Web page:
Doctors may have oversold the benefits of mammography and underplayed its risks, which has left many women unable to make an informed decision about whether or not to have regular breast cancer screenings beginning at age 40. That troubling finding is based on the latest review of research conducted by Harvard Medical School and Brigham and Women’s Hospital researchers, which concluded that mammograms decrease a woman’s risk of dying from breast cancer by a modest 19 percent.
Women in their 40s had just a 15 percent reduction in their breast cancer death risk compared to a 32 percent reduction for older women in their 60s who are far more likely to get breast cancer than younger women, according to the study published Tuesday in the Journal of the American Medical Association. None of the trials could determine whether mammograms reduced a woman’s risk of dying from any cause: Certain chemotherapy drugs, for example, damage the heart muscle and raise the risk of dying from heart disease.
“There’s a lot of confusion out there, and we wanted to find a way to synthesize the literature and present it in a coherent way to doctors,” said study coauthor Dr. Lydia Pace, a research fellow in women’s health at Brigham and Women’s Hospital. She and her colleague Dr. Nancy Keating, an associate professor of health care policy at Harvard Medical School, found that the lifesaving benefits of mammograms are smaller than researchers previously thought and the harms—like repeat screenings and biopsies for findings that turn out not to be cancer—are greater.
They calculated that 10 in 10,000 women in their 50s who are screened every year for a decade will avoid a breast cancer death; 6130 women, on the other hand, will have a false positive result that requires extra X-rays and 940 will have biopsies for non-malignant findings.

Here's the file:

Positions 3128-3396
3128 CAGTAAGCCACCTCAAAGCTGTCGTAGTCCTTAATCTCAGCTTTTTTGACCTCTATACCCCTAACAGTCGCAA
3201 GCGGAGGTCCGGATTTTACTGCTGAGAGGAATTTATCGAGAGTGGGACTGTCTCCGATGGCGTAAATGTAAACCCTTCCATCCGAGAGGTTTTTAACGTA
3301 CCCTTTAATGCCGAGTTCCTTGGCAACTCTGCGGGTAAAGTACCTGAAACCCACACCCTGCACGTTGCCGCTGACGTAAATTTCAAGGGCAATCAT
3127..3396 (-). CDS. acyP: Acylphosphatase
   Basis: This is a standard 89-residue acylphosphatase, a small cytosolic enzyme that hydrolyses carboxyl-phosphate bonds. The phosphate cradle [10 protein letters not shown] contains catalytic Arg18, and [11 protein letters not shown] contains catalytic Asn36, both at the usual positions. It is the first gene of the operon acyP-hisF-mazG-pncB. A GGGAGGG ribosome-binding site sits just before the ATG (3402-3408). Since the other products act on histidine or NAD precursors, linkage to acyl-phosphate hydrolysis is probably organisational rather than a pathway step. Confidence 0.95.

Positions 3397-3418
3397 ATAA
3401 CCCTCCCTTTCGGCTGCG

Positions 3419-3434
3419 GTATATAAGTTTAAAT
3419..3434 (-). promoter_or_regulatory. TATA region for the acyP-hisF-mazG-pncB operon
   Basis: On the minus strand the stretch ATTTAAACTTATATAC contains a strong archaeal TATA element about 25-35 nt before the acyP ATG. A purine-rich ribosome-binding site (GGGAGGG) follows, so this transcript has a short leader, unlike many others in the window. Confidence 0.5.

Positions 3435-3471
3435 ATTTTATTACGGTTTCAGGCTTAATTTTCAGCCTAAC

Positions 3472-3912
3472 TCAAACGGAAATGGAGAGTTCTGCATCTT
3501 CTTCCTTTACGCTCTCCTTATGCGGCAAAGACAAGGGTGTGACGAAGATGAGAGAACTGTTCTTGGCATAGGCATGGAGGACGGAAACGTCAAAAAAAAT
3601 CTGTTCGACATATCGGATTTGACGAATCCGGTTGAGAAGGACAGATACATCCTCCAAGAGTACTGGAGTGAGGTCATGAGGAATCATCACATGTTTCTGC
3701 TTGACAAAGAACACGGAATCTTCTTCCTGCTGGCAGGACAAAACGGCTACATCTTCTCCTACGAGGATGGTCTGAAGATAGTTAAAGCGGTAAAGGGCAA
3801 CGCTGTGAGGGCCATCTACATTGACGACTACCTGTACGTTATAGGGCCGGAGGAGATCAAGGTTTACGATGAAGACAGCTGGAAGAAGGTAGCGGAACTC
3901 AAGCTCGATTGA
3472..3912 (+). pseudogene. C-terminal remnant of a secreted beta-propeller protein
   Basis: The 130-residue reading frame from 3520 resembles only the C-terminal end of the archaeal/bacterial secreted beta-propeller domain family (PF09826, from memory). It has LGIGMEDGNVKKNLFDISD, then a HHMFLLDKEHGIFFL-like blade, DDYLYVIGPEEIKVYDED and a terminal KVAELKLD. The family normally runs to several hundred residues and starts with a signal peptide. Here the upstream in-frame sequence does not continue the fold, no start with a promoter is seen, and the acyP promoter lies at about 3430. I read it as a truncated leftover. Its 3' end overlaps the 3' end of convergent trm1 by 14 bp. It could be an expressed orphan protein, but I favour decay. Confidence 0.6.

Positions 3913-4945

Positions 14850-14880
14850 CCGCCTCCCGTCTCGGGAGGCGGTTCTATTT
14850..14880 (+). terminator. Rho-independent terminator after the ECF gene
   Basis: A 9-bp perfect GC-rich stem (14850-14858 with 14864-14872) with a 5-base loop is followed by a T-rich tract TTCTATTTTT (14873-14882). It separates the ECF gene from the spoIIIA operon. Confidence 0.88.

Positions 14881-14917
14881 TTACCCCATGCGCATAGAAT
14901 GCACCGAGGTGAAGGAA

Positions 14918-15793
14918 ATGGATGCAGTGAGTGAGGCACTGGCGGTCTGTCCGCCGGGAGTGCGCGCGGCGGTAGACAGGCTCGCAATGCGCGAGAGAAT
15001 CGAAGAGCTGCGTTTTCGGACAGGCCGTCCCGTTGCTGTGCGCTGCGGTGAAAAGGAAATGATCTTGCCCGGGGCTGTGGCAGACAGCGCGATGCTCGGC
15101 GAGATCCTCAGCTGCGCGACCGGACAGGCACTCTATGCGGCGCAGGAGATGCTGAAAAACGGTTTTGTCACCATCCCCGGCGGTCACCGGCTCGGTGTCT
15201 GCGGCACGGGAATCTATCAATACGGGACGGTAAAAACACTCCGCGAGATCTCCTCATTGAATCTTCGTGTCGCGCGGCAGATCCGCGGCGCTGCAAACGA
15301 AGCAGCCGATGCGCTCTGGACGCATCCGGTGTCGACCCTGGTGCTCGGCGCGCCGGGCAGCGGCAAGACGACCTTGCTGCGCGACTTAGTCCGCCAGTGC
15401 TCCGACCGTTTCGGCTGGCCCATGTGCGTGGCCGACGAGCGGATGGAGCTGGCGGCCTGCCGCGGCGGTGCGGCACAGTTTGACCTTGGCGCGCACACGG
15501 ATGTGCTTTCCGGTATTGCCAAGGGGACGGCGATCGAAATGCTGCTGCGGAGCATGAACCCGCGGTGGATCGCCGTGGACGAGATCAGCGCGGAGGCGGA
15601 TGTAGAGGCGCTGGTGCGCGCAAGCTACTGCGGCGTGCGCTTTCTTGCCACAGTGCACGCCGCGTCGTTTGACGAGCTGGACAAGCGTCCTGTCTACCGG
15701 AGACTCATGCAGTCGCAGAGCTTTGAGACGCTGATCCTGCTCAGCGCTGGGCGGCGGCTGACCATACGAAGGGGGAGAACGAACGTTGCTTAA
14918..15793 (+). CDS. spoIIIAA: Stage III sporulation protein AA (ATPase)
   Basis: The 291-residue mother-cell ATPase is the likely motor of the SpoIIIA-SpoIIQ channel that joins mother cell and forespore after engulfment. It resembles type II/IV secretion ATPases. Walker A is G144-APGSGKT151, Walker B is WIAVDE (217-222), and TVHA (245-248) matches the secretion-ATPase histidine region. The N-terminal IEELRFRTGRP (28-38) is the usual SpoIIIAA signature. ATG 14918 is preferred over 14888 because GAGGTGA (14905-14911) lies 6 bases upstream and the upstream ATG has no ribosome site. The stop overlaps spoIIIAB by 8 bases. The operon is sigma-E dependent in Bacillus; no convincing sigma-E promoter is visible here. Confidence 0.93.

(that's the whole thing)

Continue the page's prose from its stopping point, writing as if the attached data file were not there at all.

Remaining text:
About one in five women whose cancers are detected via mammograms—before any lump or swelling can be felt—will be over-treated for breast cancers that never would have been found otherwise and never would have become life-threatening.
“For many physicians, conveying nuance and uncertainty may be difficult, especially when patients accept or expect clear answers,” wrote Dr. Joann Elmore of Harborview Medical Center in Seattle, and Dr. Barnett Kramer of the National Cancer Institute, in an editorial that accompanied the study.
A 2010 study that surveyed 460 women found that more than 96 percent of them reported discussing the benefits of breast cancer screening with their physician, but fewer than 20 percent recalled discussing any negative effects of the screening.
“When I have mammography discussions with patients, I tend to emphasize the benefits over the risks,” said Dr. Richard Wender, chief cancer control officer for the American Cancer Society who is a primary care physician. For most women, he added, the substantial chance of having additional mammograms or an unnecessary biopsy is dwarfed in comparison to the far smaller possibility of having their life saved by the screening.
Women grappling with whether or not to have an annual screening can consider their own individual risk, Pace said, since certain factors like family history, advanced age, and delaying child-bearing until later in life—or avoiding it altogether—can increase breast cancer risk. Women with dense breast tissue, which can be detected on a baseline mammogram, or those who have had previous lumps biopsied are also at increased risk.
Mammography rates for women in their 40s haven’t budged much since a government-sponsored task force of prevention experts advised in 2009 that doctors stop recommending the screening to women under age 50. That’s likely because doctors keep endorsing them as a sure-fire way to catch breast cancer at its earliest most curable stage.
Both the American College of Obstetricians and Gynecologists—whose members often write mammogram referrals—and the American Cancer Society continue to recommend that women age 40 and older have annual mammograms. Updated recommendations from the cancer society are expected later this year, Wender said.